Over Half of SMEs Still Making Less Than Normal Revenues 

Dariya Baiguzhiyeva

With Parliament back in session, two-thirds (66%) of small businesses want the federal government to focus on reducing the overall tax burden, according to a new survey by the Canadian Federation of Independent Business (CFIB). Other key priorities small businesses want to see them address include labour shortages (56%), supply chain disruptions (53%) and red tape (53%).

“With all the current challenges small businesses are facing, namely wage pressures, government taxes and rising input costs, it’s not surprising the majority of small firms want the government to help them alleviate their financial burden,” said Corinne Pohlmann, Senior Vice-President of National Affairs at CFIB. “We encourage Members of Parliament to focus on policies that help small businesses deal with their rising costs and heavy debt loads so they can have more leeway to invest into their future.”

If the government were to reduce the overall burden of taxes and fees, nearly 60% of business owners said they would use the savings to increase employee compensation, such as wages and benefits. More than half of business owners (57%) said they would pay down their business debt, 43% would hire new employees, and more than a quarter (28%) said they would invest in employee training. 

Small firms would also reinvest savings in their businesses: nearly a quarter (21%) said they would invest in automation, while 36% would expand their business (increasing production, adding stores or products).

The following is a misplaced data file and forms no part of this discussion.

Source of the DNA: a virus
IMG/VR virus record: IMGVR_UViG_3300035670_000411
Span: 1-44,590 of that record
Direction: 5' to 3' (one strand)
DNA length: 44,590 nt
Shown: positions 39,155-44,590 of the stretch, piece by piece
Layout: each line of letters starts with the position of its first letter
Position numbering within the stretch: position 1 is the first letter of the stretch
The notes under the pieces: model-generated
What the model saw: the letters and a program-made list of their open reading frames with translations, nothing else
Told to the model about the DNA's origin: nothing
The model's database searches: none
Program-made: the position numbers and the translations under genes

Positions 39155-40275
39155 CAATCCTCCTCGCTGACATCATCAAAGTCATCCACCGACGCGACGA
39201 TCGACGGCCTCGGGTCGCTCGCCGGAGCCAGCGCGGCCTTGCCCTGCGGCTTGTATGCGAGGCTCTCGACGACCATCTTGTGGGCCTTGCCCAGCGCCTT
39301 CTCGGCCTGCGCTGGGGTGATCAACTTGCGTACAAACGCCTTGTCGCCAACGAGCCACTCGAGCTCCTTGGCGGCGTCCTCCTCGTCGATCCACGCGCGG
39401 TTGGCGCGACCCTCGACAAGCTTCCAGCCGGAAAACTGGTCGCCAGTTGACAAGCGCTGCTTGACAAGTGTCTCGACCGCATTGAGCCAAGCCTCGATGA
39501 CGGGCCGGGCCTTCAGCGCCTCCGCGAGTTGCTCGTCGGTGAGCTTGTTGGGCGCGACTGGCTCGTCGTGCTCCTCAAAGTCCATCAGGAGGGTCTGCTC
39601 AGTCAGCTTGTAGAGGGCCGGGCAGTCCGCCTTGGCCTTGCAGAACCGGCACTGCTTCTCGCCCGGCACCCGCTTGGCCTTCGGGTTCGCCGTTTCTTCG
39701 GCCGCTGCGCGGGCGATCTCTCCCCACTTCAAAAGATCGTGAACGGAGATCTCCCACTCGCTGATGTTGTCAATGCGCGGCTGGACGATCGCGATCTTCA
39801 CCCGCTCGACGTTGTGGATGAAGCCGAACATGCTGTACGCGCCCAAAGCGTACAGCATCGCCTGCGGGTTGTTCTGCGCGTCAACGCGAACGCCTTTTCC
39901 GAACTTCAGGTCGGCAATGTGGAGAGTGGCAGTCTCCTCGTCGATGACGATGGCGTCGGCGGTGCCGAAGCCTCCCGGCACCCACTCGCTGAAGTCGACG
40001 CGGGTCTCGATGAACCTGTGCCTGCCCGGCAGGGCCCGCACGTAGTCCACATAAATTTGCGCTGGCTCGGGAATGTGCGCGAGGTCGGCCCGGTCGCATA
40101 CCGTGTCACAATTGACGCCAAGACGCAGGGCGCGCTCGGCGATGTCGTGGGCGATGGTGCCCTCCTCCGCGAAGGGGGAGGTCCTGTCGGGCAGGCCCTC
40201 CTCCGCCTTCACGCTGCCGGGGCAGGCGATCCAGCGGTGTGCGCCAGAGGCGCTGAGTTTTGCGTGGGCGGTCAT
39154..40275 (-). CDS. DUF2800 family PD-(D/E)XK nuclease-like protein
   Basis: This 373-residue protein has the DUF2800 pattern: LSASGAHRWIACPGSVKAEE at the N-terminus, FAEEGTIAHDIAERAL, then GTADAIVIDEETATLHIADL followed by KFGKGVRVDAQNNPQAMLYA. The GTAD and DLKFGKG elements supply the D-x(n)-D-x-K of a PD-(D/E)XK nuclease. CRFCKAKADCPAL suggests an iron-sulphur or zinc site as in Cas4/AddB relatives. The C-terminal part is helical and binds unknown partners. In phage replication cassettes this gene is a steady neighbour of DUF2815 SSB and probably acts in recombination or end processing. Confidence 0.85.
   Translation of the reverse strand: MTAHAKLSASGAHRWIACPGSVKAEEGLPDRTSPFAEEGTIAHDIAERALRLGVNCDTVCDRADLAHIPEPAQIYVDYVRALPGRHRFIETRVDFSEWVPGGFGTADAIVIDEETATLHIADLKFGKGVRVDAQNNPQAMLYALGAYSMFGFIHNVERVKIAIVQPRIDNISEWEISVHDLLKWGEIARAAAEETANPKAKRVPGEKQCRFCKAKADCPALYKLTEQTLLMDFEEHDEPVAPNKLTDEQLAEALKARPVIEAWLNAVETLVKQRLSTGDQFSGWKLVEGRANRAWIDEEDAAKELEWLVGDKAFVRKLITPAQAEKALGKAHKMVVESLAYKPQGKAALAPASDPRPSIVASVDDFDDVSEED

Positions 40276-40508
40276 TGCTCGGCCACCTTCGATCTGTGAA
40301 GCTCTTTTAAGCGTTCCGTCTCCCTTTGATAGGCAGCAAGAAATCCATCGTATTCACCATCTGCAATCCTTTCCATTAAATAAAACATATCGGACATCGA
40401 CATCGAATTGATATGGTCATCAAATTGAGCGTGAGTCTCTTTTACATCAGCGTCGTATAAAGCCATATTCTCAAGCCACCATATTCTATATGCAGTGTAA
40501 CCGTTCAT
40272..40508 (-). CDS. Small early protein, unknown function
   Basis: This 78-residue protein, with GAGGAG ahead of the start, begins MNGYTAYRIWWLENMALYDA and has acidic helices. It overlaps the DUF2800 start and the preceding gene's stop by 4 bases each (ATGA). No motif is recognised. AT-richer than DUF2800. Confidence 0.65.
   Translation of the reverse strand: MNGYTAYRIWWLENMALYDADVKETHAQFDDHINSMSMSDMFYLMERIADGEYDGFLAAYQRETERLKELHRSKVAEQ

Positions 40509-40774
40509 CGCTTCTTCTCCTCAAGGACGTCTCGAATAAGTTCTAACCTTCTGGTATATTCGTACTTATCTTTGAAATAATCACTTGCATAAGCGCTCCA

The latest data on CFIB’s Small Business Recovery Dashboard shows that 58% of small businesses are still making less than their normal revenues, 64% are carrying pandemic debt, and 78% are still under pandemic-related stress.

To help small businesses and ease their financial burden, CFIB is recommending that government:

  • Lower the federal small business tax rate from 9% to 8%, at least for the next two years, to help businesses recover
  • Freeze planned tax hikes, including the upcoming 2023 increase in CPP, EI, carbon and liquor taxation
  • Increase the forgivable portion of the CEBA loan to at least 50% and extend the repayment deadline to December 2024
  • Increase the small business deduction to $600,000 (currently $500,000) and index it to inflation after that
  • Promote a policy of “mutual recognition” to improve internal trade
  • Immediately implement the promised reduction in credit card fees for small merchants

“It’s disappointing to see the situation for many small businesses hasn’t improved over the summer. The next few months will be crucial for our economy. Governments must do more to ensure that small businesses can weather the inflationary storm we are experiencing and help the most affected businesses recover from the pandemic,” added Pohlmann. 

You might also like